"The Resilient Federal Forests Act would allow the Federal Emergency Management Agency to transfer disaster funding to the Forest Service and BLM when they have exhausted their firefighting budgets, rather than borrow the money from other programs. The bill would also expedite forest thinning projects up to 15,000 acres if they are planned by collaborative groups."
A win-win for forest collaboration if this bill is passed!
Secretary of the Interior Sally Jewell discusses collaborative efforts in the west, particularly those involving sage grouse, and references the High Desert Partnership has "a 'model' for how things should work." Exciting to be cited by Sally Jewell for our work!
Oregon’s Malheur National Wildlife Refuge grabbed headlines earlier this year when it was seized by armed militants protesting federal control of local lands. But for the past decade, some local ranchers have been striving to find common ground with environmental groups and refuge officials, and important strides have been made for birds and cows. Special correspondent Cat Wise reports.
Restoration Field Tour with USDA undersecretary and the USFS regional forester
Robert Bonnie, USDA undersecretary, and Jim Pena, Forest Service regional forester, met with Emigrant Creek Ranger District employees, county officials, and the High Desert Partnership to see the restoration work on the southern Malheur Forest that has resulted from the efforts of the Harney County Restoration Collaborative. The group spent half of a day driving around to different restoration areas on the southern Malheur Forest. See photos from the tour in our photo gallery.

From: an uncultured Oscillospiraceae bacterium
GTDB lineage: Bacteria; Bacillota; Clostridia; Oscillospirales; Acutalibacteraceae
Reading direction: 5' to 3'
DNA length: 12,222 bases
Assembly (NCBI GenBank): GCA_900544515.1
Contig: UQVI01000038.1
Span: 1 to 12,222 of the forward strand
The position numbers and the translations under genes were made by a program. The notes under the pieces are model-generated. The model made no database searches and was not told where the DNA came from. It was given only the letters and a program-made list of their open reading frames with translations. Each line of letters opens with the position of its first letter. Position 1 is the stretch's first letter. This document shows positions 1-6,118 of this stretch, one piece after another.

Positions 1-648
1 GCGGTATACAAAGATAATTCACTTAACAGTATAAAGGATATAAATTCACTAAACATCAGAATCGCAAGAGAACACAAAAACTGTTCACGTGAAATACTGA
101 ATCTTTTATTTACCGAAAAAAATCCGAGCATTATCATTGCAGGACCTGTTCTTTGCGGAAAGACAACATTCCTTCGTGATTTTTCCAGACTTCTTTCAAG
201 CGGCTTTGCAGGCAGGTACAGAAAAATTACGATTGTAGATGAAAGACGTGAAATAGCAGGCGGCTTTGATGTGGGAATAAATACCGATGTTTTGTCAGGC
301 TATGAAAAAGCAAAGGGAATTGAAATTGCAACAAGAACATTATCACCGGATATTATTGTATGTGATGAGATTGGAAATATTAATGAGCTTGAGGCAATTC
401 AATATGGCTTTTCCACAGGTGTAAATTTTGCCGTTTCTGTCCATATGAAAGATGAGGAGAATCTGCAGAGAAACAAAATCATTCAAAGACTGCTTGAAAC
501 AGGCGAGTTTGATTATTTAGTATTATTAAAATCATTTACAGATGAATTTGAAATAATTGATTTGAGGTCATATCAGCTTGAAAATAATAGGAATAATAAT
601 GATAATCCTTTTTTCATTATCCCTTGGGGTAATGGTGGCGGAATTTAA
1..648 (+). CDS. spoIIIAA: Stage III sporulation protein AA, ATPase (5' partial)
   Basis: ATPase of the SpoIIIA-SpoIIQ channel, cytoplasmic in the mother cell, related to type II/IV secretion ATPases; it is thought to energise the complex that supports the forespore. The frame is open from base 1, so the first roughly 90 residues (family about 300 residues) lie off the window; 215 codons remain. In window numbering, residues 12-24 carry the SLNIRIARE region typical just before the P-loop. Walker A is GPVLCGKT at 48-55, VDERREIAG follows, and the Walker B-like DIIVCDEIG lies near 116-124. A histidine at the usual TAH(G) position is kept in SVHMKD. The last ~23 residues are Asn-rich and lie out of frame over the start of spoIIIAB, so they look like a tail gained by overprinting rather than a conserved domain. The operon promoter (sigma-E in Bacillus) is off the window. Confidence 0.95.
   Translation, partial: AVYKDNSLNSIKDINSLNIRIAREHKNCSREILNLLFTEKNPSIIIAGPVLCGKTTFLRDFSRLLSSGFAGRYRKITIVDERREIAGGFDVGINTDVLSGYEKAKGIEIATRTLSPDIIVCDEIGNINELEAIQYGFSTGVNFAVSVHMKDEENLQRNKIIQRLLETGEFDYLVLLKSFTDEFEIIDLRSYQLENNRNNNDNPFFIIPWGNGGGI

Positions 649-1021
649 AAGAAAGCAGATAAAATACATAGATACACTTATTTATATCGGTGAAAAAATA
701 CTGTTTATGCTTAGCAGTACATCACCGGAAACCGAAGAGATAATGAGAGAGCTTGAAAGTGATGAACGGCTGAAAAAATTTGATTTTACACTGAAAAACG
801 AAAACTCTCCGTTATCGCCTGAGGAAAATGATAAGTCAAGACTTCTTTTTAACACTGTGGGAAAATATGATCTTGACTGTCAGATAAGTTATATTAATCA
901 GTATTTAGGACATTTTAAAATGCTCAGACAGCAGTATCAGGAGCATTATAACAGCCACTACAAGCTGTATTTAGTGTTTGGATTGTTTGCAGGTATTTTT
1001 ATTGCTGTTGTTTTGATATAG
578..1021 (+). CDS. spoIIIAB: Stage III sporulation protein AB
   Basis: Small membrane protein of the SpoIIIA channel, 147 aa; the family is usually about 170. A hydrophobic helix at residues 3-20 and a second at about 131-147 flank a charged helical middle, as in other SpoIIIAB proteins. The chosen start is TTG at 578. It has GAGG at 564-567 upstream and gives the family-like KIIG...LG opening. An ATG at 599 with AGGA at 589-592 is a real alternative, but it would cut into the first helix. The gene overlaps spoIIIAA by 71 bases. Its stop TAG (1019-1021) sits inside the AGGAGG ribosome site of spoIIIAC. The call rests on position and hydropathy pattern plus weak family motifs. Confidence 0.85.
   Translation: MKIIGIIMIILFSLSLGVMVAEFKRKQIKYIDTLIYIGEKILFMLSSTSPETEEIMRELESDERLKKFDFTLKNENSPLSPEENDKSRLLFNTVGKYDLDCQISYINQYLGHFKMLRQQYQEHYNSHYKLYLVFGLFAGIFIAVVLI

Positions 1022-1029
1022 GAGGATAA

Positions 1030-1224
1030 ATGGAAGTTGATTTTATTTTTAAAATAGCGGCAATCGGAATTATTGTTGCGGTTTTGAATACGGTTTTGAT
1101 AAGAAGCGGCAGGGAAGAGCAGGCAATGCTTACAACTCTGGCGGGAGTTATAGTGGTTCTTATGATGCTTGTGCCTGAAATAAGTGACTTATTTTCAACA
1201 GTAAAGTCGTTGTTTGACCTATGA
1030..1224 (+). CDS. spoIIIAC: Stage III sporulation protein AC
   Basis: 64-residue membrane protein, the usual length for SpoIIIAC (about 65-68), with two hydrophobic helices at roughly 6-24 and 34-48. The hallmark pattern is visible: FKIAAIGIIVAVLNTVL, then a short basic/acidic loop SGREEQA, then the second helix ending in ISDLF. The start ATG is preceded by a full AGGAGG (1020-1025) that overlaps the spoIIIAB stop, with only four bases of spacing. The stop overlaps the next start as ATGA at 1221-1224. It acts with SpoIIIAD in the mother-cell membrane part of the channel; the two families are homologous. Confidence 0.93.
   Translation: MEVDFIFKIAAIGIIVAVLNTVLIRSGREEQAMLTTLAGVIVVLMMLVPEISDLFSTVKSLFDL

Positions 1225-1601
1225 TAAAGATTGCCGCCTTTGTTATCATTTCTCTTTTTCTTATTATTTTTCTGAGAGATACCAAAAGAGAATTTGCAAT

A story produced by KOIN 6 featuring our executive director and board members.
Land management professionals from around the world will be visiting the Malheur National Forest in May as part of the International Seminar on Forest Landscape Restoration. Jack Southworth, the facilitator for Harney County Restoration Collaboration, will be presenting to the group to share the experiences and successes of HCRC over the past 8 years.
Oregon is thought of as an ideal location to study land management because it provides examples of long-term restoration projects across a mosaic of land uses, that cover a wide range of ecosystem services and bring together diverse and sometimes conflicting interest groups. You can find out more about the seminar below.